Aidoo Centre’s third anthology, The Lockdown: creative nonfiction about living with COVID-19, was launched at Tabon Festival Wednesday December 15, 2021. The event started at 10:00 am at the AUCC Auditorium. The book features 16 authors including three men, and four non-Ghanaians from Japan, the United Kingdom and USA. In attendance were contributing authors ijahra larry chibara, Ursula Abanga, Benjamin Cyril Arthur, Philomena Esi Agudu, and Jane Abraham. Others were Samantha Erskine, Emmanuella Obeng-Koranteng, Emmanuella Ako-Nai, Grace Wood, and Franka-Maria Andoh.

Based on the successes of Adabraka: Stories from the Centre of the World and Larabanga: Short Stories from the Savannah, the #AidooCentre prepared itself for its third regional anthology: a call for stories from the Volta Region.

However, COVID-19 happened, and everything shut down. From March 2020, the nation was placed under a lockdown. And so the #AidooCentre altered its focus; it invited writers to submit original experiences during the period of COVID-19 stay-home isolation in the form of short stories for an anthology to be called ‘Lockdown’. All styles and sub-genres including humor and stories with experimental narratives were welcome, but they had to be creative nonfiction.

The book features sixteen authors including three men, four non-Ghanaians from Japan, the United Kingdom and the USA.

The dominant theme underlying The Lockdown anthology was the anxiety brought on by news of the pandemic. Each story was however presented as an account of strong characters in challenging circumstances that employ novel ways to triumph and celebrate the uniqueness of their situation. There was humor in the face of adversity as was expressed in Arthur’s Dear Diary, ijahra larry’s Pilolo, Apiah’s Lockdown story, and Agudu’s Fellow Ghanaians; there were epiphanies of simple pleasures in Wood’s Small Talk, Ofori-Acquah’s Transitions and Obeng- Koranteng’s That Secret Place. Faith was found in Taylor’s We’ve come this far and Abraham’s Grace isn’t afraid. And there wass gratitude in Miho Boateng’s Thank you, Andoh’s Twin Butterflies, Ako-Noi’s O Awuradze, and Lawrencia Owusu’s Answered Prayer. Running through all though was a thick strand of strong resolve and balance as is exemplified in Bruce Ofei’s Year of the rat and Erskine’s Grief.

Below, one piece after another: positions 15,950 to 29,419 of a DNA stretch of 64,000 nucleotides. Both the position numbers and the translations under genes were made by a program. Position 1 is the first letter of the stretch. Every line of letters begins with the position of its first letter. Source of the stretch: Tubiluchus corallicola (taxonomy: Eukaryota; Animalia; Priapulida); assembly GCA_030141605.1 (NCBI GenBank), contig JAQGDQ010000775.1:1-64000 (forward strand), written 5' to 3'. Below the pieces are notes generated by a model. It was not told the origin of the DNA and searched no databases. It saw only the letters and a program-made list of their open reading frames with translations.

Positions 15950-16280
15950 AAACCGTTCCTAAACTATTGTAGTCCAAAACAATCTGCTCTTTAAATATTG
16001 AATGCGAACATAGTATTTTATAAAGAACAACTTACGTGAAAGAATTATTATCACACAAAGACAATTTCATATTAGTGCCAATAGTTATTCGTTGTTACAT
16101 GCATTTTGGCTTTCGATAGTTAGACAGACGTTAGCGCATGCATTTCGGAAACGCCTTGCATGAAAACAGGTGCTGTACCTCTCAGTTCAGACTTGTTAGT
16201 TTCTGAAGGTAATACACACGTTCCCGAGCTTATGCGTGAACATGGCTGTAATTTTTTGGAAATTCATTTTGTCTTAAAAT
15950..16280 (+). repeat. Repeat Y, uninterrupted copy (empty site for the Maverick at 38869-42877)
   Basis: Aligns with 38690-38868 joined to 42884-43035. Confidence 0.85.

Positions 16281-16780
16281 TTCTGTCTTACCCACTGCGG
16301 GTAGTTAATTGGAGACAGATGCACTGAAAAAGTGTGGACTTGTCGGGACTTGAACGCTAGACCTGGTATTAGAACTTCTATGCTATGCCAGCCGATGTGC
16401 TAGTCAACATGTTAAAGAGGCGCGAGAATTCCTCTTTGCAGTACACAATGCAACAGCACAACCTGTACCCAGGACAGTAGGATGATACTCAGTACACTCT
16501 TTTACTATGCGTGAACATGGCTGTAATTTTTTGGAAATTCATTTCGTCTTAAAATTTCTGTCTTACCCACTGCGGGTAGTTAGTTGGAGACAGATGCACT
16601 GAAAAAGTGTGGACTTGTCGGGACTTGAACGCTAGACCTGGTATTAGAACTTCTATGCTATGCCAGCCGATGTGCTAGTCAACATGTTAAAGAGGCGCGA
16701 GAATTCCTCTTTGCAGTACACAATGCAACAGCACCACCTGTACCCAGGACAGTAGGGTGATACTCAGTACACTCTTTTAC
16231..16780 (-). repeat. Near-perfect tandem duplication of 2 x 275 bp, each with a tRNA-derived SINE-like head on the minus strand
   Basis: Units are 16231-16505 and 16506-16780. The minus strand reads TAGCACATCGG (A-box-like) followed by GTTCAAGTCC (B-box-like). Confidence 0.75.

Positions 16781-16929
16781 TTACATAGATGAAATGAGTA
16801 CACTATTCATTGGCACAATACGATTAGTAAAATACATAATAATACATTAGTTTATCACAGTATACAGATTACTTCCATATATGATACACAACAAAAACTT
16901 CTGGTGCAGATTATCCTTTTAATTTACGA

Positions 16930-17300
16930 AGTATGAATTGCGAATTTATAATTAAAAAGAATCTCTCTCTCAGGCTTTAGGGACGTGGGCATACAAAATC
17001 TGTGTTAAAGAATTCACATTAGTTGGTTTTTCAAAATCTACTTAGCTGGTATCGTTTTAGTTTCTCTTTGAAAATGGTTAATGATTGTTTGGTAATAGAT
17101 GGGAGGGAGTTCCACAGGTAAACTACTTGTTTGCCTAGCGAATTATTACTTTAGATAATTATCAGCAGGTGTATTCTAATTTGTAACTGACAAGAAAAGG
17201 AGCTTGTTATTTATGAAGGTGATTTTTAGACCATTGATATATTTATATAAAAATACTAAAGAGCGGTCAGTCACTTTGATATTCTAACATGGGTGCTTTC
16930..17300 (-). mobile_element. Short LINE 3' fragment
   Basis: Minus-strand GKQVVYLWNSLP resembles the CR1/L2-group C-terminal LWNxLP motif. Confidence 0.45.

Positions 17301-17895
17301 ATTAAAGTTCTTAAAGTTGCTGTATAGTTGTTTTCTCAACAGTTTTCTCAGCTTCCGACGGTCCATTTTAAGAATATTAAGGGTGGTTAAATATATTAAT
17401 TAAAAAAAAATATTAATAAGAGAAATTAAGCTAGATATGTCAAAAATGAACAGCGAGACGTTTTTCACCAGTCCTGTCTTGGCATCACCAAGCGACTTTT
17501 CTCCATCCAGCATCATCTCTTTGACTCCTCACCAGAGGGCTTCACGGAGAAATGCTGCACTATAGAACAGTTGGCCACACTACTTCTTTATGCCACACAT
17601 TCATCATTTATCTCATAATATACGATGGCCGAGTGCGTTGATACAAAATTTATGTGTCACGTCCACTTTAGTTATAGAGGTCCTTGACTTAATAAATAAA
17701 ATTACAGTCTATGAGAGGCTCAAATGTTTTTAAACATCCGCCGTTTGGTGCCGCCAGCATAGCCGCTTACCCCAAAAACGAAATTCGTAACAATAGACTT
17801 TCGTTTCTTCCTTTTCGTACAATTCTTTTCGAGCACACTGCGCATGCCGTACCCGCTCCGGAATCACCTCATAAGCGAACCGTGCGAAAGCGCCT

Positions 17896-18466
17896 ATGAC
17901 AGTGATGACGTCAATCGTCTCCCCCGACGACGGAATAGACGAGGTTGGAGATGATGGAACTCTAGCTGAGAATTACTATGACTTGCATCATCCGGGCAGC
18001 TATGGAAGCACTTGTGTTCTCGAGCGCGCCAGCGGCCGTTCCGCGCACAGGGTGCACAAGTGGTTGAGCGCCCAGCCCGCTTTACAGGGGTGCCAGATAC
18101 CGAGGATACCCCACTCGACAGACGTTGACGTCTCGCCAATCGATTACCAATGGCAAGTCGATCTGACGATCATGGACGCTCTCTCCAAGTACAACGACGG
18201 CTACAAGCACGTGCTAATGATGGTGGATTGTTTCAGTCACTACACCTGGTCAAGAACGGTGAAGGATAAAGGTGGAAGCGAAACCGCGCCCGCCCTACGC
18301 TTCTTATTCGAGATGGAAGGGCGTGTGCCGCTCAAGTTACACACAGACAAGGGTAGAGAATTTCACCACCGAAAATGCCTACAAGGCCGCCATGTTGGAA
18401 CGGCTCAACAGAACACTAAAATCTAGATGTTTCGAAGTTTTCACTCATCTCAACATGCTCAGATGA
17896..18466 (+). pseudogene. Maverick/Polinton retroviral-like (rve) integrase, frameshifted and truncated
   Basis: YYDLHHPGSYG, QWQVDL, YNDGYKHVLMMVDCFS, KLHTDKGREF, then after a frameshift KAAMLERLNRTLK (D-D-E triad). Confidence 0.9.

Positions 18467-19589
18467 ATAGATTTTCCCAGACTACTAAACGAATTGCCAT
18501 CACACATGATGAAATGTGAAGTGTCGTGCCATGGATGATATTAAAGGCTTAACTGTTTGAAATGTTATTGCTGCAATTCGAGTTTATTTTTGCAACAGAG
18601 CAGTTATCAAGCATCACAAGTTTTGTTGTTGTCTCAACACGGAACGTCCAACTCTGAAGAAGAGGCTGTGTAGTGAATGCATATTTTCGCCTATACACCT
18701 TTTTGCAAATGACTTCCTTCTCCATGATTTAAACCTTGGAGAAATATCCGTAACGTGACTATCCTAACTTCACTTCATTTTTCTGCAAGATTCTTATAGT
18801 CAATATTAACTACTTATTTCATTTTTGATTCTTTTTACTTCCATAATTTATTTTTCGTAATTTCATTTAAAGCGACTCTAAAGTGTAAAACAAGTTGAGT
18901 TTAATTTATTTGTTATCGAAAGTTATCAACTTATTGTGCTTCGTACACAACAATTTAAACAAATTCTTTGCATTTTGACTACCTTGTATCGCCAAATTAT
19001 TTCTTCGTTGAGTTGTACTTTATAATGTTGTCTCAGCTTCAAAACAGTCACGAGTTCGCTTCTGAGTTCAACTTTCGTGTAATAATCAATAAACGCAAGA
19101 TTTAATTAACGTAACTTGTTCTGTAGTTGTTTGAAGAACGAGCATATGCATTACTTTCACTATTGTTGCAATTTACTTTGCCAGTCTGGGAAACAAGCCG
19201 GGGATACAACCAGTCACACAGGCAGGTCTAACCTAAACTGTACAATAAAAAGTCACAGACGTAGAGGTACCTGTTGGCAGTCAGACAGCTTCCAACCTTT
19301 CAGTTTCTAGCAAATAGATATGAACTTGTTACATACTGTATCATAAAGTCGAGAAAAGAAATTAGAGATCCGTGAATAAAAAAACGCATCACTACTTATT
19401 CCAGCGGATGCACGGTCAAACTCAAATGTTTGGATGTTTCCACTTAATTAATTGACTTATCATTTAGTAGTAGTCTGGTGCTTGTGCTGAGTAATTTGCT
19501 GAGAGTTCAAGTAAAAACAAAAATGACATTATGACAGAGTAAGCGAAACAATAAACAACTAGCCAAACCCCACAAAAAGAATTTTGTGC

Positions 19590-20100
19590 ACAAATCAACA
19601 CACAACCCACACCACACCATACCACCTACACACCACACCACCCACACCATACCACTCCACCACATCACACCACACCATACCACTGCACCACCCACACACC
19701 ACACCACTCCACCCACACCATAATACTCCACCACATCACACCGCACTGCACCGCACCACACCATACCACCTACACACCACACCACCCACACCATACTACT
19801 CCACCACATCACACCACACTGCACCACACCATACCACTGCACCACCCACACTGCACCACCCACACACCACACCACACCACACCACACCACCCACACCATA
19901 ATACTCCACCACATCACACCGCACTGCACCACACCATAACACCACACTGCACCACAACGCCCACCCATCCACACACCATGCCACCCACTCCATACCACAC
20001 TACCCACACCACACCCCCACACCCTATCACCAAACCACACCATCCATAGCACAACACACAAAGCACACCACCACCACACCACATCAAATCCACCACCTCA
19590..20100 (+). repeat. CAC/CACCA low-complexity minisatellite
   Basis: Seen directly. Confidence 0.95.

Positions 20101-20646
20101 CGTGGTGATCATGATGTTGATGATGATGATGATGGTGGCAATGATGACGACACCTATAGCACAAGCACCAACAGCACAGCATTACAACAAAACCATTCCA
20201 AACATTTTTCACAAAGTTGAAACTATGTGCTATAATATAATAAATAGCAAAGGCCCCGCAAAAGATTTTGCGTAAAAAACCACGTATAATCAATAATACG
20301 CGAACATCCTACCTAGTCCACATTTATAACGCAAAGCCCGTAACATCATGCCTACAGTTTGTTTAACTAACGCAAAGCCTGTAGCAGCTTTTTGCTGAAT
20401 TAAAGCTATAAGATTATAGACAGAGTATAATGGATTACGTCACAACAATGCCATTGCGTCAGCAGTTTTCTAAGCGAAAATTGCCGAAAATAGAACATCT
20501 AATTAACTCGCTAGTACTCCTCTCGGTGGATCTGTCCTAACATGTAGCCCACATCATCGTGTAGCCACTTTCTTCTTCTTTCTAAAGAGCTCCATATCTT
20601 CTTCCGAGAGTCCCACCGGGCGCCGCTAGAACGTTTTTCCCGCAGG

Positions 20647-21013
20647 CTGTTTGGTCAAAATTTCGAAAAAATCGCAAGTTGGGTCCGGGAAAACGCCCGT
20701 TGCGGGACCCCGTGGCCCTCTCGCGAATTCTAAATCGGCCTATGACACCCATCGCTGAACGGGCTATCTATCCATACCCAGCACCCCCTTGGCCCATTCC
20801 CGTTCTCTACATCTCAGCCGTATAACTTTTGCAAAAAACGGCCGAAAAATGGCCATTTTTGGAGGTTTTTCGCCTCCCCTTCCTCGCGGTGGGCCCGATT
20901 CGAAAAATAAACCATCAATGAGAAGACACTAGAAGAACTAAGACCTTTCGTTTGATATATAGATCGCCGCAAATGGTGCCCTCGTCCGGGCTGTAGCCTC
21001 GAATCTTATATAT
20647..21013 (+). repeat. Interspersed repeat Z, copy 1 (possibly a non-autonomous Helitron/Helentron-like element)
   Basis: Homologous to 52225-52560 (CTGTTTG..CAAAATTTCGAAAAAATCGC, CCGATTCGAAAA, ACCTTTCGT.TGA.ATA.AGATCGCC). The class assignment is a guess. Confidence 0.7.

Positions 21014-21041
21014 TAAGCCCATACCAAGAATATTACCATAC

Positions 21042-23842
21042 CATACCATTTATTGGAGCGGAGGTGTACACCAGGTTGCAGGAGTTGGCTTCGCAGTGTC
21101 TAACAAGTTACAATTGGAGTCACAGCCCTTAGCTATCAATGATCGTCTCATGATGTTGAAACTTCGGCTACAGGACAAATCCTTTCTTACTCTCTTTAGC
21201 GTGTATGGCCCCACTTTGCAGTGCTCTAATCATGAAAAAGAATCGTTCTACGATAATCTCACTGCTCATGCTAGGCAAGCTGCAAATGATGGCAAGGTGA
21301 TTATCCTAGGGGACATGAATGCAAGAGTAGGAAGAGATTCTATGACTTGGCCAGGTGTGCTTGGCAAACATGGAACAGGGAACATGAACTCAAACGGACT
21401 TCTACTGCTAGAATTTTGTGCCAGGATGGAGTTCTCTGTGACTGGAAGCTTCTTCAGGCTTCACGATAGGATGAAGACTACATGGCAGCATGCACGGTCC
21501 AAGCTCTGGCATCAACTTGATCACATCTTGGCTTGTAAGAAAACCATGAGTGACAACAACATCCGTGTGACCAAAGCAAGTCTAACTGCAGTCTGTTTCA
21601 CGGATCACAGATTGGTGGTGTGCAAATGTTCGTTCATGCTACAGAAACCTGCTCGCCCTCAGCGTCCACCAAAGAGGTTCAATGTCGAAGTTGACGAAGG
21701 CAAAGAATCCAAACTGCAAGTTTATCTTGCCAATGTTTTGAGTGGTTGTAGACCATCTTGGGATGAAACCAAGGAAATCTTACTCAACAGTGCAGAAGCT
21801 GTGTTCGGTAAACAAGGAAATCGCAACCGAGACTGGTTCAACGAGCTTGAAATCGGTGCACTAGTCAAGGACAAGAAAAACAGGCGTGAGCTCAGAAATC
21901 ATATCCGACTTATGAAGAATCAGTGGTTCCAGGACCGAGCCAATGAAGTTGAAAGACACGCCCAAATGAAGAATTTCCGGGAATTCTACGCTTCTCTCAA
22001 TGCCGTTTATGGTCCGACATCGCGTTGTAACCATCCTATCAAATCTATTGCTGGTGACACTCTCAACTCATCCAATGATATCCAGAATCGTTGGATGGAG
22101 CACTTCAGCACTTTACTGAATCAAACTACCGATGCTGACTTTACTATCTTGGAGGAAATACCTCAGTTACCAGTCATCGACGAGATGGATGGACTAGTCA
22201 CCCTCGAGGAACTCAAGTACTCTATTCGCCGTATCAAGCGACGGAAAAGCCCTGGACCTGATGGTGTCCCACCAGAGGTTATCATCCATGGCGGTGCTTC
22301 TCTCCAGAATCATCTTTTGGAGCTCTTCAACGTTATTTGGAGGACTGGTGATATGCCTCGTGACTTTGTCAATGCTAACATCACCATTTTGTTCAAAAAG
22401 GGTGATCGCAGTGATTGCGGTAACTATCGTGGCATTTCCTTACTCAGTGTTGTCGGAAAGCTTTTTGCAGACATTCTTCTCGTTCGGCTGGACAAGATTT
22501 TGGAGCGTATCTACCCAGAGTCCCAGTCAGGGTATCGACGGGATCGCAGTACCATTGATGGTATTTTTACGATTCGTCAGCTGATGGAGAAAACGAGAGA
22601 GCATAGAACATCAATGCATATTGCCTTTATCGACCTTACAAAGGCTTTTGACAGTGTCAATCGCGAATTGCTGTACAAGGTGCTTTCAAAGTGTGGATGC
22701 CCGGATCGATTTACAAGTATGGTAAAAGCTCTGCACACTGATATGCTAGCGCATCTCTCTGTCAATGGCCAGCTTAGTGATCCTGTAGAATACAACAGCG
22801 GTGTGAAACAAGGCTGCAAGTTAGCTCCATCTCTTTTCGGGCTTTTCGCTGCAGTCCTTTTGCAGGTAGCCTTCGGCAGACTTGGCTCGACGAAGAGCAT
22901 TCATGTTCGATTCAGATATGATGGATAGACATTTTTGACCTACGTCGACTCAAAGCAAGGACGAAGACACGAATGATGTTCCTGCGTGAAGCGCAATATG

In his welcome address, AUCC President Prof. Isaac Abeku Blankson emphasized the role of university education in increasing literacy for development, and encouraged the new authors to write about relevant themes for Ghanaian readers. “It’s important that we keep themes about development in the space for discussion,” he said.

In his keynote address, Ghana Association of Writers President Francis Gbormittah said Lockdown represents an insightful and stimulating commentary on our society. “The book will purposefully raise awareness of readers, equip them with knowledge and self-confidence, which are necessary to fully participate in the national developmental process. It will remove the sense of helplessness as a result of the COVID-19 pandemic, so readers become agents of the change they desire in productivity and development,” he added.

The queenmother of Adabraka Naa Korkor Aadzieyi I, who is also the Executive Director of the literacy foundation Read4Me, launched the book. She applauded the new authors and praised the Ama Ata Aidoo Centre for Creative Writing for remaining consistent with its mission of ‘facilitating critical reading and creative writing’.

Former president of Ghana Book Publishers Association, and CEO of Smartline Publishing Ltd. Elliot Agyare gave the closing remarks. He said the genre of creative nonfiction is extremely important in fostering national development. “There’s so much around us for us to capture, document and write about creatively not only for our readers today, but also for those coming. Through creative nonfiction, we can contribute to the development conversation,” Mr. Agyare added.

Lockdown is the Aidoo Centre’s third anthology in three years following the previous years’ successful release and limited local tour of Adabraka: Stories from the Centre of the World and Larabanga: Stories from the Savannah.


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